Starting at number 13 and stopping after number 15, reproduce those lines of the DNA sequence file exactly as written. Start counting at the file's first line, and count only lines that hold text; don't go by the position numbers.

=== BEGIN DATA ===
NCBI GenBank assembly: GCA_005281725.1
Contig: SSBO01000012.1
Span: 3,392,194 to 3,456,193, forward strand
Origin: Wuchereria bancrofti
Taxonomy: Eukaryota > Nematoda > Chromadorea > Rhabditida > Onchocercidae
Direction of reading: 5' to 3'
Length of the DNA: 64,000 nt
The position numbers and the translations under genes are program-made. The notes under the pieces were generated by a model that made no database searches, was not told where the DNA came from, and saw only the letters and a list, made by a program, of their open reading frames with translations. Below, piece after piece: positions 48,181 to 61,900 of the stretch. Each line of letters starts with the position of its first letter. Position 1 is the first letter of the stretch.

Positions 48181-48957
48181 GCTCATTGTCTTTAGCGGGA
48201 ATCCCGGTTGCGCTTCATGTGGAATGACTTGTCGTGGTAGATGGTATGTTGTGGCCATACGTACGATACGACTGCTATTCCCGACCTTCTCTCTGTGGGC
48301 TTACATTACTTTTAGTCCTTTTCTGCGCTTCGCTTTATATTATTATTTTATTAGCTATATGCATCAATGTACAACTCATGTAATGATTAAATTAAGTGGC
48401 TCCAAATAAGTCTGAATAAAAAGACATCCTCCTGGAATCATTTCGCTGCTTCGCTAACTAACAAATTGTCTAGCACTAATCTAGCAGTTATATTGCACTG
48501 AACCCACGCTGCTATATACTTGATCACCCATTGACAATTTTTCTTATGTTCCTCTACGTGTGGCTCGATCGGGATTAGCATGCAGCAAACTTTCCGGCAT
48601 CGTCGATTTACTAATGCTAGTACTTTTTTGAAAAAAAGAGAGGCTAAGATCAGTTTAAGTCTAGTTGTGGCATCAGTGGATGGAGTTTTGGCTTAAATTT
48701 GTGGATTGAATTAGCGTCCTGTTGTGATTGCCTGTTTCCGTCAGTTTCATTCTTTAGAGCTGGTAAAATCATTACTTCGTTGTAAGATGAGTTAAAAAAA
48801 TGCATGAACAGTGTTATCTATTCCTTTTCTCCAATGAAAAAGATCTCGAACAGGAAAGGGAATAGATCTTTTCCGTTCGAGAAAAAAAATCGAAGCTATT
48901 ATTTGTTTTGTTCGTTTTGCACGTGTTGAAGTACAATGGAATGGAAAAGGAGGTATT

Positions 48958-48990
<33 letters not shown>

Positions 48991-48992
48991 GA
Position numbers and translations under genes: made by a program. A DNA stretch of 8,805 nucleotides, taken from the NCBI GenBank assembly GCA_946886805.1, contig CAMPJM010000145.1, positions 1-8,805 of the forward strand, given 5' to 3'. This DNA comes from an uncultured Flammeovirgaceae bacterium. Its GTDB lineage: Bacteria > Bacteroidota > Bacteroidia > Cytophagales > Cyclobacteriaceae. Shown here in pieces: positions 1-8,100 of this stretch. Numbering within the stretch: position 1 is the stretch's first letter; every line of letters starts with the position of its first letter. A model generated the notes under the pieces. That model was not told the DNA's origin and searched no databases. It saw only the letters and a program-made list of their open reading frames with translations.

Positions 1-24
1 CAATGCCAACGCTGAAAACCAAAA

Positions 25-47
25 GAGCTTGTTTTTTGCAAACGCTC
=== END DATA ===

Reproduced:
48401 TCCAAATAAGTCTGAATAAAAAGACATCCTCCTGGAATCATTTCGCTGCTTCGCTAACTAACAAATTGTCTAGCACTAATCTAGCAGTTATATTGCACTG
48501 AACCCACGCTGCTATATACTTGATCACCCATTGACAATTTTTCTTATGTTCCTCTACGTGTGGCTCGATCGGGATTAGCATGCAGCAAACTTTCCGGCAT
48601 CGTCGATTTACTAATGCTAGTACTTTTTTGAAAAAAAGAGAGGCTAAGATCAGTTTAAGTCTAGTTGTGGCATCAGTGGATGGAGTTTTGGCTTAAATTT